Wildlife of Blackcap

A view of the scarp at Blackcap

On a summers day the sweet scent of marjoram rises up from the turf as you walk across the chalk grassland and butterflies search for the perfect place to lay their eggs.

 Blackcap is a large and diverse site and found growing in its flower-rich chalk grassland are a variety of orchid species. Twelve species of orchids have been recorded at Blackcap including the common-spotted, bee, fly and musk orchids.

A Bee orchid
A Bee orchid flowering at Blackcap

The best place on the site to look for orchids is the steep sided bostal where the early purple orchids flower in vast numbers in the spring amongst the other uncommon and rare plants. The different habitats at Blackcap include woodland and scrub and these are very important as places of shelter and food for insects and birds with common whitethroat being found in almost every patch of scrub.

A common whitethroat
A common whitethroat

Grassland insects are plentiful with many rare species including lots of bees like the two-coloured mason bee which uses empty snail shells to nest in. Marbled white and meadow brown butterflies are abundant in high summer flying above the long grasses and feeding on the knapweed flowers.   

A Marbled white butterfly nectaring on a greater knapweed flower head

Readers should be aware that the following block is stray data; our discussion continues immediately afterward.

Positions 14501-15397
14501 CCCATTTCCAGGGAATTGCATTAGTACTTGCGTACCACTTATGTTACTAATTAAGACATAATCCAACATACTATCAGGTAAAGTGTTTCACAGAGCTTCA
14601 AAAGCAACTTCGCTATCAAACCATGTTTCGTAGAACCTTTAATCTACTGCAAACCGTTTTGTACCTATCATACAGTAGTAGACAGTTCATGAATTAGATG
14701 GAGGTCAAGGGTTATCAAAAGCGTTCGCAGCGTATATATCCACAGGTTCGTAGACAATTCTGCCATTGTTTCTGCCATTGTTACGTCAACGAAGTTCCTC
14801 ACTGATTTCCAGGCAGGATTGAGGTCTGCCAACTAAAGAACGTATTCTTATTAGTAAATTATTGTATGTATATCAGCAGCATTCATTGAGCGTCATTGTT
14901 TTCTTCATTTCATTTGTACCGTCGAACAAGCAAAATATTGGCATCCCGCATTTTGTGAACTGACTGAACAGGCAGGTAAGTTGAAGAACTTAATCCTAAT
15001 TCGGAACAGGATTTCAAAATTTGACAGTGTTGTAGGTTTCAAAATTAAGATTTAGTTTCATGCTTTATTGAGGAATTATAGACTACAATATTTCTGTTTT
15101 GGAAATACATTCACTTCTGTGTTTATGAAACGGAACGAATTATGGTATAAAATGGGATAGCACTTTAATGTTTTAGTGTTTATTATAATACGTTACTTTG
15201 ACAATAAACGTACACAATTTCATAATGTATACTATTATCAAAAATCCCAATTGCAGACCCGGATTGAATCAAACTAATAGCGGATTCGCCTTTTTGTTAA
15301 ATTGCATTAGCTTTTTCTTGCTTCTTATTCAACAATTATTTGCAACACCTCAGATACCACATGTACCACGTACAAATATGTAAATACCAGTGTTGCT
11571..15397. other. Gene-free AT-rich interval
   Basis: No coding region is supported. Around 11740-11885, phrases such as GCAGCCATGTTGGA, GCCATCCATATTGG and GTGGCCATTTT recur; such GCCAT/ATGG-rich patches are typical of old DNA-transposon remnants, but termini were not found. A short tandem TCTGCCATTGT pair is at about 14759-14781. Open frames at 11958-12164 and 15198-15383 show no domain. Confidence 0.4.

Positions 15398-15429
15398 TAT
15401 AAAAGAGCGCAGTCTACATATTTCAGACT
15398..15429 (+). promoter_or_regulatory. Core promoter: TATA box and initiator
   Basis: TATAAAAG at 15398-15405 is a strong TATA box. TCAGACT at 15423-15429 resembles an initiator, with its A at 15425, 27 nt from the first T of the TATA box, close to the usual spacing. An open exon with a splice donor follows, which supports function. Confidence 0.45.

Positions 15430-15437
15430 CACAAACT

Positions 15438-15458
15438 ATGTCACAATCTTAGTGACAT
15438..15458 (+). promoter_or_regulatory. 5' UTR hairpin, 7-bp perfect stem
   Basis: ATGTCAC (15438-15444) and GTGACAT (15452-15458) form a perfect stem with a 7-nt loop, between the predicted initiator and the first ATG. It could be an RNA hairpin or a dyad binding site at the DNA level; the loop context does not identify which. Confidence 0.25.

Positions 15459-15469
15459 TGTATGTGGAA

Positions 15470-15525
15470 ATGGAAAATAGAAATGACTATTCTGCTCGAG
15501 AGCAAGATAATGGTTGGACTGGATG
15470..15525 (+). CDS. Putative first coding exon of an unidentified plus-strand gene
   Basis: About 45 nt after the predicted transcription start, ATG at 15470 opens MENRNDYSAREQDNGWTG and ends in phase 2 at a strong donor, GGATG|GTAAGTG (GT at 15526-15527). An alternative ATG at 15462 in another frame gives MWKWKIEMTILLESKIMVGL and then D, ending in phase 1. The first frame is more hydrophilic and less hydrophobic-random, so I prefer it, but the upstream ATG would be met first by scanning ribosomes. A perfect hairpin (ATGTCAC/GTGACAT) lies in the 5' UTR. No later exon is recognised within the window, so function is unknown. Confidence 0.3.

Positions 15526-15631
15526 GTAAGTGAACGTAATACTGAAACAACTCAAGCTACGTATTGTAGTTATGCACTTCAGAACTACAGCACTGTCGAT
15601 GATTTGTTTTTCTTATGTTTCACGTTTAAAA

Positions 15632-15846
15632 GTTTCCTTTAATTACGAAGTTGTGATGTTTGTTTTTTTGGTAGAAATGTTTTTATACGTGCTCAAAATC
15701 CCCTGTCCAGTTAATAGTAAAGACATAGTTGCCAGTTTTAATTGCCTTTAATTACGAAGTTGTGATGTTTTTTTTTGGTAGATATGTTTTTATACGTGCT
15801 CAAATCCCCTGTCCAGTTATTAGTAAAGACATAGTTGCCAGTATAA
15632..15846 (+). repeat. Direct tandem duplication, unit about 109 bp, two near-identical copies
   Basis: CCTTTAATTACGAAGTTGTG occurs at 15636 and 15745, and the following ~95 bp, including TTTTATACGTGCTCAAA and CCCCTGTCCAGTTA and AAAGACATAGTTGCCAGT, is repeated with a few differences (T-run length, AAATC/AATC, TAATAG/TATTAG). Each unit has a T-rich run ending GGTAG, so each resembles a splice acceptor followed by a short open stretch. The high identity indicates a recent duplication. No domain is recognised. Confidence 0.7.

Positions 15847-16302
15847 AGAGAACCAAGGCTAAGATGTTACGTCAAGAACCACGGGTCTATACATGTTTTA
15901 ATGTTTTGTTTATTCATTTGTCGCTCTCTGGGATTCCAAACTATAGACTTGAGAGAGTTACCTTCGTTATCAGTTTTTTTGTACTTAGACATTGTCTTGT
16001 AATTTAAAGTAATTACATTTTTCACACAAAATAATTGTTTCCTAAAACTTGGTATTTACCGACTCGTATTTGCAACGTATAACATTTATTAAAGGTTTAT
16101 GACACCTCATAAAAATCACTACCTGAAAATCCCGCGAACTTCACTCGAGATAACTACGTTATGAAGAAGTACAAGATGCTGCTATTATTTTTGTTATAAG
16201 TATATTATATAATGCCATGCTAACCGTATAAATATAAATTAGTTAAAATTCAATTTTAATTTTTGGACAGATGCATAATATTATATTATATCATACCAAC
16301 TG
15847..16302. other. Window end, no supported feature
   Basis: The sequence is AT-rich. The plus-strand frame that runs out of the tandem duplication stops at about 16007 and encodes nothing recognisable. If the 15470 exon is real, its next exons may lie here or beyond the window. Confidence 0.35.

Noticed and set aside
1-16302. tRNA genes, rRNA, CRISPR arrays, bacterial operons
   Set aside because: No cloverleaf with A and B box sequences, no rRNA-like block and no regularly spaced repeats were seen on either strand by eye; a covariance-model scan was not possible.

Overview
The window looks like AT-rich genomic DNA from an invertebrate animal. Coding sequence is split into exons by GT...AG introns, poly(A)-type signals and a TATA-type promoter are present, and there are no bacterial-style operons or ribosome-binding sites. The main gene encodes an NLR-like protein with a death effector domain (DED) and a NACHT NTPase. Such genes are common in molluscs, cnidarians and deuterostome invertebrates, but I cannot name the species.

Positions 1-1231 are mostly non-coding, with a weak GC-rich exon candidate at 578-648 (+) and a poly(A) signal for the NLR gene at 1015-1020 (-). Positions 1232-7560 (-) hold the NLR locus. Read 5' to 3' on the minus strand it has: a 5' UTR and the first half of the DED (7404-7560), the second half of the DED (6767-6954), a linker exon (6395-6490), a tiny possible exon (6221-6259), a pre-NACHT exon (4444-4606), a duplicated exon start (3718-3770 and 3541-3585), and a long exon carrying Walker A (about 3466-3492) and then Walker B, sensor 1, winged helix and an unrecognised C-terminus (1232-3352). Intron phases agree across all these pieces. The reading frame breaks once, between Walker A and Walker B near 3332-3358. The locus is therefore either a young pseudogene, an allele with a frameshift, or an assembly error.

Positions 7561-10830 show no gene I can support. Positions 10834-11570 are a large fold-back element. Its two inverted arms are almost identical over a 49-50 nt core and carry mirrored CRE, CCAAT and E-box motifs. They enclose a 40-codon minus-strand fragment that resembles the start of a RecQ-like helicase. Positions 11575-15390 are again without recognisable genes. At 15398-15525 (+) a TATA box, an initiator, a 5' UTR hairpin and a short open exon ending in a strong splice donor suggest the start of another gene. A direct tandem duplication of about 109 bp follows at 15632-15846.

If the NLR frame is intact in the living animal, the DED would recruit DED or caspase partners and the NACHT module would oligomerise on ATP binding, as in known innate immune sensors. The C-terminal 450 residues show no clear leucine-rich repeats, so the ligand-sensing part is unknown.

A marbled white butterfly nectaring on a greater knapweed flower head

Ashcombe Bottom is a big block of woodland and home to creatures including the dormouse and woodland butterflies such as silver-washed fritillary, white admiral and purple hairstreak. Large open grown oak and ash trees are now surrounded by younger trees and areas of hawthorn scrub which are a fantastic nectar source for insects especially ones that use dead wood for part of their life cycles.

Towering oak tree
Towering oak tree

On top of the hill there are large areas of arable reversion, fields that were ploughed in the 20th century and have been turned back into grassland. These are becoming good areas for grassland plants and animals and will need a bit of help along the way from the Sussex Red cattle and sheep grazing the hill.